It was one of those mid-December days in the teens--the thirteenth or seventeenth, maybe--that all seem to run together. A lady came by looking for my mother. She was accompanied by a younger woman and two girls who I would later learn were her daughter and two granddaughters. Not recognizing them, I was reluctant at first to share any information.
Then as she started to leave, she said, "We're related to her."
"Oh... well, I'm her son."
Upon hearing that she sat her purse down and opened it. In a few seconds, she produced a small, somewhat worn flip photo album.
"Here's what I wanted to show her."
She opened the album. It was filled with pictures of my aunts and uncles when they were kids, teens, and newlyweds. In all, eight of Mom's eleven brothers and sisters were in at least one pictures. And most of them were in several. There were pictures of Mamaw and Papaw, great aunts and great uncles, and even my great grandmother. Pictures I had never seen. Most of them black and white.
I was overwhelmed. I had never seen more than a handful of photographs of my family from those days. As she flipped to each new picture, she would pause to see if I recognized the people in it. Sometimes I did. And if I didn't, when she told me who it was, I would see it immediately and smile and shake my head in amazement. Each photograph was priceless.
One picture had an old wall calendar in the background that dated it at 1968. Another had my fave aunt in it as a teenager. She was wearing a Bama t-shirt and looking a tad mischievous. Then there was one of Mom's elementary school pictures. And near the end of the album, a picture of Mom and Dad together, with Dad holding a guitar. I guess some things never change.
Some of the pictures would elicit a story from her, this lady who I found out during the course of conversation had married one of Mom's first cousins. The people I didn't know were almost as interesting to see and hear about as the people I did.
One picture was of my Uncle R with his arm around some girl I didn't know. They looked happy and young and full of life. I knew Uncle R wasn't married until he was in his forties.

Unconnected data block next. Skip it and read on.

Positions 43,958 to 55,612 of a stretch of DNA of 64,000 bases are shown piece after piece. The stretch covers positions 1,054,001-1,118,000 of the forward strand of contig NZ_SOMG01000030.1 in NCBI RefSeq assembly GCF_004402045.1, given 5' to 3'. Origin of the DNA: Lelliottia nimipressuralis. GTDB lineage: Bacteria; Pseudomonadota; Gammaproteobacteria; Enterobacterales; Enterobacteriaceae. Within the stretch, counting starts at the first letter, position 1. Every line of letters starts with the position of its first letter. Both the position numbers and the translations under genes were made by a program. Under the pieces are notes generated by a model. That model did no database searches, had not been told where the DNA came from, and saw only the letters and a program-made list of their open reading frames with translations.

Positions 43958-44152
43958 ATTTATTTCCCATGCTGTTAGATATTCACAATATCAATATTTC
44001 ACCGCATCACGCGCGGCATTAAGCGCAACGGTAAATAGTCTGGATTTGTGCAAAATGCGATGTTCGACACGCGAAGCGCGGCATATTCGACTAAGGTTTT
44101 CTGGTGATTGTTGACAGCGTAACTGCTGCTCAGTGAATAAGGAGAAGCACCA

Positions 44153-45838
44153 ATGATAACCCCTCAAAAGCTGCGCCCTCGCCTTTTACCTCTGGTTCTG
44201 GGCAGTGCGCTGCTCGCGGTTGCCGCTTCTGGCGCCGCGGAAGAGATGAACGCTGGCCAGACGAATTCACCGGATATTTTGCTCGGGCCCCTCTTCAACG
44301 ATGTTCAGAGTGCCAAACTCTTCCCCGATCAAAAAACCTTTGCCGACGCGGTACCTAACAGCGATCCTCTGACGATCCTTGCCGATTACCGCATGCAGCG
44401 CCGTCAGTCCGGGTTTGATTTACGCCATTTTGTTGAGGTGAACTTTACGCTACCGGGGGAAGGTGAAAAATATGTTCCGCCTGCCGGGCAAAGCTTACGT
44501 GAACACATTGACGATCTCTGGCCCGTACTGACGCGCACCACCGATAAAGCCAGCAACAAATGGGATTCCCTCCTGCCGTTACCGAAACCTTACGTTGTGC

"That's Alice," she said, as if sensing I was about to ask. "Oh, they were so in love. Those two would have gotten married but her daddy stopped it."
"Did her daddy have a problem with Uncle R?"
"He didn't want his daughter to marry R because of his..." She motioned her hand, unable to think of the word.
"Epilepsy." I finished her sentence. Uncle R had pretty severe seizures as long as I knew him. He died when he was fifty, just three months after Mamaw passed away. Hearing this story, I was very sad for him.
There was a picture of my Great Uncle J, who I'd never seen. His hair was slicked back and he had a Clark Gable moustache which caused me to remark that it looked like he was a ladies' man.
"Oh, you have no idea." She then proceeded to tell a story of how he got a job at a restaurant and dated a waitress there until his first paycheck, then he quit. He called the waitress and told her he couldn't work anymore because he'd been in a bad wreck and broke his arm, his leg, and several ribs, none of which was true.
There must have been fifty pictures or more, and I guess we sat there thirty or forty-five minutes looking through every one and talking about them. My eyes had already gotten moist. Then when we were done, she held out the album as if to give it to me.
"Oh, no. I couldn't possibly..."
"Yes. That's what I brought it for. I figured your mother would like to see these."
I was floored. There were no words to express my gratitude or emotions in that moment.
An idea occurred to me, so I asked her if it would be alright if I wrapped up the photo album and gave it to Mom "from Santa" for Christmas. She said she would like that very much. I promised her I'd guard them with my life. I told her I'd be sure Mom knew that she was the one responsible for the pictures, and even had her write her name and number on a piece of paper and slipped it inside the front cover.
I'm sure I told her thank you at least ten times. And before she got up to leave, still shaking my head in amazement, I said, "This is Christmas."
And it was.
"Here's the last one that we ever took of Daddy. We tried hard to make him smile but never did. And here's one I caught of you when you weren't ready. And here I am when I was just a kid..."